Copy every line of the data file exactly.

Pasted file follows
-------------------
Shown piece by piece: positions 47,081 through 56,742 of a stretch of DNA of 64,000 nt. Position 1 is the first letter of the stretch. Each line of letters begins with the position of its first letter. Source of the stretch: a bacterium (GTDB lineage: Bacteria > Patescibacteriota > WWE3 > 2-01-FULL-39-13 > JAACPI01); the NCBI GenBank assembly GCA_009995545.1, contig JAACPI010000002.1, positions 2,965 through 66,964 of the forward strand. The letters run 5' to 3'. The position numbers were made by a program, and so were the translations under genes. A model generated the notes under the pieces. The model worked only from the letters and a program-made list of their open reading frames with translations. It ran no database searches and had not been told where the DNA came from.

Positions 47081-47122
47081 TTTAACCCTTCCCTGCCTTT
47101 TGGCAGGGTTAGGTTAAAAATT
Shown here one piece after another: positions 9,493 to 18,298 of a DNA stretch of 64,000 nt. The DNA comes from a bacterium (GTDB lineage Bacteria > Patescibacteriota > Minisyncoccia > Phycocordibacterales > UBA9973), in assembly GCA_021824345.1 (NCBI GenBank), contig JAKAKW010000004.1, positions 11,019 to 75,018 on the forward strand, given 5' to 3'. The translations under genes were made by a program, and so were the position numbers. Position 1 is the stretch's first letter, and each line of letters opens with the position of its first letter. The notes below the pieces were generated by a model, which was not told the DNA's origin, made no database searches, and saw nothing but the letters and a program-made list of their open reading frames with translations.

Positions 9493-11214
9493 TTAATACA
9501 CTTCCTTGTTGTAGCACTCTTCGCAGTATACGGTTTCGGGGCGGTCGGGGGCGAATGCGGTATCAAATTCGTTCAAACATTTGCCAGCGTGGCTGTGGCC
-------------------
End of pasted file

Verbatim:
Shown piece by piece: positions 47,081 through 56,742 of a stretch of DNA of 64,000 nt. Position 1 is the first letter of the stretch. Each line of letters begins with the position of its first letter. Source of the stretch: a bacterium (GTDB lineage: Bacteria > Patescibacteriota > WWE3 > 2-01-FULL-39-13 > JAACPI01); the NCBI GenBank assembly GCA_009995545.1, contig JAACPI010000002.1, positions 2,965 through 66,964 of the forward strand. The letters run 5' to 3'. The position numbers were made by a program, and so were the translations under genes. A model generated the notes under the pieces. The model worked only from the letters and a program-made list of their open reading frames with translations. It ran no database searches and had not been told where the DNA came from.

Positions 47081-47122
47081 TTTAACCCTTCCCTGCCTTT
47101 TGGCAGGGTTAGGTTAAAAATT
Shown here one piece after another: positions 9,493 to 18,298 of a DNA stretch of 64,000 nt. The DNA comes from a bacterium (GTDB lineage Bacteria > Patescibacteriota > Minisyncoccia > Phycocordibacterales > UBA9973), in assembly GCA_021824345.1 (NCBI GenBank), contig JAKAKW010000004.1, positions 11,019 to 75,018 on the forward strand, given 5' to 3'. The translations under genes were made by a program, and so were the position numbers. Position 1 is the stretch's first letter, and each line of letters opens with the position of its first letter. The notes below the pieces were generated by a model, which was not told the DNA's origin, made no database searches, and saw nothing but the letters and a program-made list of their open reading frames with translations.

Positions 9493-11214
9493 TTAATACA
9501 CTTCCTTGTTGTAGCACTCTTCGCAGTATACGGTTTCGGGGCGGTCGGGGGCGAATGCGGTATCAAATTCGTTCAAACATTTGCCAGCGTGGCTGTGGCC